A walk in the rationalistic architecture of Sabaudia


Sabaudia, in Southern Latium on the Tirreno sea, is a small city built in only 253 days and inaugurated in 1935, under the fascist regime. Eugenio Montuori, Alfredo Scalpelli, Luigi Piccinato and Gino Cancellotti were the four rationalist architects who in 1933 won the national competition for its design.

Italian rationalism is an architectural trend that developed in Italy in the 1920s and 1930s in connection with the international modern movement. It takes up the stylistic figures of classical architecture, stripping it of any tinsel or decoration.

The city was conceived according to the classical layout of the Roman urban area, that is, along a Cardo intersected by a Decumanus, whose crossing point represents the heart of the city.

In fact, at the intersection of the two road axes, the Town Hall building, covered in travertine, with its tower that acts as a counterpoint to the bell tower, bringing together (and in competition) politic and religious power.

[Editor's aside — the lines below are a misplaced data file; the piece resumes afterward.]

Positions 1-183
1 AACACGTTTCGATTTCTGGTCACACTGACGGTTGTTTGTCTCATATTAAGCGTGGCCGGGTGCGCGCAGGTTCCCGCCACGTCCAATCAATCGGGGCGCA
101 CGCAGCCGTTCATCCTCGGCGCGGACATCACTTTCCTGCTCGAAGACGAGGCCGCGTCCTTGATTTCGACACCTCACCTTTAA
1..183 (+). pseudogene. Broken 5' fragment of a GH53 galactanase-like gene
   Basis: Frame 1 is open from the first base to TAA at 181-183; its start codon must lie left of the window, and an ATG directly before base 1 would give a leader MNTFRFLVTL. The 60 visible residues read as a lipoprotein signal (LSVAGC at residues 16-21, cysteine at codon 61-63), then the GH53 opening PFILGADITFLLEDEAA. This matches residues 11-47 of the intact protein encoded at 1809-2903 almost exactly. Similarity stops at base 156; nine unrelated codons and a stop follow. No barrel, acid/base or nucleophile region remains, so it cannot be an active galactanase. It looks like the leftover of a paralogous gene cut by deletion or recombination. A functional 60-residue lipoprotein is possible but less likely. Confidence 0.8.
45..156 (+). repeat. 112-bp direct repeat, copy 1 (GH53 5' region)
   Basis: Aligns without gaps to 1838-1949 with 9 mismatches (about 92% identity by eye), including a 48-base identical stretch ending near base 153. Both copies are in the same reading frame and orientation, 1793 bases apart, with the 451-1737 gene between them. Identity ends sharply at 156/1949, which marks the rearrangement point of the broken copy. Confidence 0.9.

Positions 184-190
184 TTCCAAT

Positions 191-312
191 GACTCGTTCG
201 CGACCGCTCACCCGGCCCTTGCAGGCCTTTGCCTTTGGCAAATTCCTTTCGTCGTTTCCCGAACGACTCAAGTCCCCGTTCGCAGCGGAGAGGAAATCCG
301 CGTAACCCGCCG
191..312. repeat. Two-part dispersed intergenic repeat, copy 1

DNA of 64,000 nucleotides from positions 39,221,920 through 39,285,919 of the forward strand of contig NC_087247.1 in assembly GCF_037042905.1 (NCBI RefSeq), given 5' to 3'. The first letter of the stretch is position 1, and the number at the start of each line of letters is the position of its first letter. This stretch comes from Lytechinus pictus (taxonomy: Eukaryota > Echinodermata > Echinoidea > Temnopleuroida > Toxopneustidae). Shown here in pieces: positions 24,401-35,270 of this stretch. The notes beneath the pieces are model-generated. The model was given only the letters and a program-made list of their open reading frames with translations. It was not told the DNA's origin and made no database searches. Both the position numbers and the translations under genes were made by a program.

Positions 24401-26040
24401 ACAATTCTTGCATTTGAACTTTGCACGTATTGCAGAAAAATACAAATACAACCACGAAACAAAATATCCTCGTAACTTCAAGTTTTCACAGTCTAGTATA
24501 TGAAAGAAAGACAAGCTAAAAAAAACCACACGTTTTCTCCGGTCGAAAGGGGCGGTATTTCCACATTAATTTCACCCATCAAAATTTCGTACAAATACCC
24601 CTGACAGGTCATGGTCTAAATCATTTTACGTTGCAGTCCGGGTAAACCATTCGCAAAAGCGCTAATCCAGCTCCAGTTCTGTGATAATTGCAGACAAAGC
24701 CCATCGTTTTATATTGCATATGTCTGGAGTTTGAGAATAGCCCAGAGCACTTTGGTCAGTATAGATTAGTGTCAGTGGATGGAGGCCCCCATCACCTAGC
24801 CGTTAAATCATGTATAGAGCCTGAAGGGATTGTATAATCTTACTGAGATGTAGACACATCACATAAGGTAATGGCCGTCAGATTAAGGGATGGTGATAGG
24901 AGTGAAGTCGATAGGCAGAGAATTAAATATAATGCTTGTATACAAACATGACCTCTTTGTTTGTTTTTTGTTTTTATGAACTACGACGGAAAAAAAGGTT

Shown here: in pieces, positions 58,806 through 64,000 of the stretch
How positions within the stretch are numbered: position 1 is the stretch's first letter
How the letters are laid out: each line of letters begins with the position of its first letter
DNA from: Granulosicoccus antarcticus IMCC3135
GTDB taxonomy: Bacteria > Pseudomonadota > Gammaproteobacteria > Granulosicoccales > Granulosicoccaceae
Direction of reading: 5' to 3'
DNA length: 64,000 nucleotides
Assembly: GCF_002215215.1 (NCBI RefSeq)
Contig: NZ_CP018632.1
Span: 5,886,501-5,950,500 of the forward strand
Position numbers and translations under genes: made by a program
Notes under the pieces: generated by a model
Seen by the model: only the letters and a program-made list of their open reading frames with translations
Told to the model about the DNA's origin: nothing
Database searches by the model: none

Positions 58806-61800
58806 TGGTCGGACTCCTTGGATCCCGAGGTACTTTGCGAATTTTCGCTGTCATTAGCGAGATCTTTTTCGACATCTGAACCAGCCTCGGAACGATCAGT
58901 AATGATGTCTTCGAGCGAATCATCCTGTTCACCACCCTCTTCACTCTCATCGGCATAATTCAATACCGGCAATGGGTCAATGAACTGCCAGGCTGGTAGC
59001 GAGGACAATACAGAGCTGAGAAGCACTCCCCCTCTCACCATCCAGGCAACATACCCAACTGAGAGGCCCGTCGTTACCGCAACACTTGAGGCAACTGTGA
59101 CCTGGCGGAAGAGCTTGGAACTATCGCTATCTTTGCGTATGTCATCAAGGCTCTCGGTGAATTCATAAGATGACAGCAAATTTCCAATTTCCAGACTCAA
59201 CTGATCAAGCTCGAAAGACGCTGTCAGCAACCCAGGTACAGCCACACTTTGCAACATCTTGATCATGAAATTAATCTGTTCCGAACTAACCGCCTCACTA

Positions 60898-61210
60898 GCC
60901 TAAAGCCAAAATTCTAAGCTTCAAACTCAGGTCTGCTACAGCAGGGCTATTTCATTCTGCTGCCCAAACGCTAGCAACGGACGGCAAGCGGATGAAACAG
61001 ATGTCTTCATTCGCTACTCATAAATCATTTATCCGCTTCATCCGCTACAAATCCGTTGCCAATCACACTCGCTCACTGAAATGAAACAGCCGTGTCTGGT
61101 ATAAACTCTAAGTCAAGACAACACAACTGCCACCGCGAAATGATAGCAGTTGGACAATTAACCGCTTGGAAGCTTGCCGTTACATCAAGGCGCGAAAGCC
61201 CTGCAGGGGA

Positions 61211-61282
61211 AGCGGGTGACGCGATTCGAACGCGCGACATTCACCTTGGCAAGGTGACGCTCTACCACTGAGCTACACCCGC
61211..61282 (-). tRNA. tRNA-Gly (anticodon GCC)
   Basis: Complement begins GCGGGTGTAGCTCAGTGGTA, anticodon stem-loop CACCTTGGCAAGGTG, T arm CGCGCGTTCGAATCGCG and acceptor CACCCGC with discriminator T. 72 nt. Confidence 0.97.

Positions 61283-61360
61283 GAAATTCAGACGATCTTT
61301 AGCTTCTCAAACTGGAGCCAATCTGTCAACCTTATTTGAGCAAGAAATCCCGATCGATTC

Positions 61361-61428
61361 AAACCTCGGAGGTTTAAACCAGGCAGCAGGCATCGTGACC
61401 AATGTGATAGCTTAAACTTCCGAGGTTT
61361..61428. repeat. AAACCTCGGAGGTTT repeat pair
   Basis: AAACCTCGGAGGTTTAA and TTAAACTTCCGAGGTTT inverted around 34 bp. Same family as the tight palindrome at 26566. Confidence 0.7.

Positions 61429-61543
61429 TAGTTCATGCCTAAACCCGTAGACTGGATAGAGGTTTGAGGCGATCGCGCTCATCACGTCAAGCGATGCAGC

In front of the Town Hall building stands the Casa del Fascio, now the headquarters of the Guardia di Finanza, covered with austere red bricks.

The religious building, dedicated to the Santissima Annunziata, was deliberately placed in a decentralized place with respect to the two administrative buildings, although in symbolic “dialogue” with them. Above the entrance door a mosaic where Benito Mussolini is easily recognizable while dealing with agricultural work, and inside it preserves the royal chapel, donated by Margherita di Savoia, originally located inside Palazzo Margherita in Rome.

It is wrong to associate the idea of ​​rationalist architecture, therefore of regime, in Italy, with the lean and severe buildings, covered in travertine and brick, such as the Town Hall building with its tower, or even the church.

A surprising exception is the Palazzo delle Poste, with curved lines, covered with blue mosaic, the color of the Savoia royal family, and finished with red marble, which stand out in counterpoint with the plastered parts painted yellow.

It seems to live within a metaphysical framework, with marked geometries and pure color spots.

Sabaudia amazes and fascinates for its particularity: its young age distinguishes it from the usual Italian urban landscape and is a testimony to the political and social conception of a fragment of our millennial history.

Benedetta Tintillini


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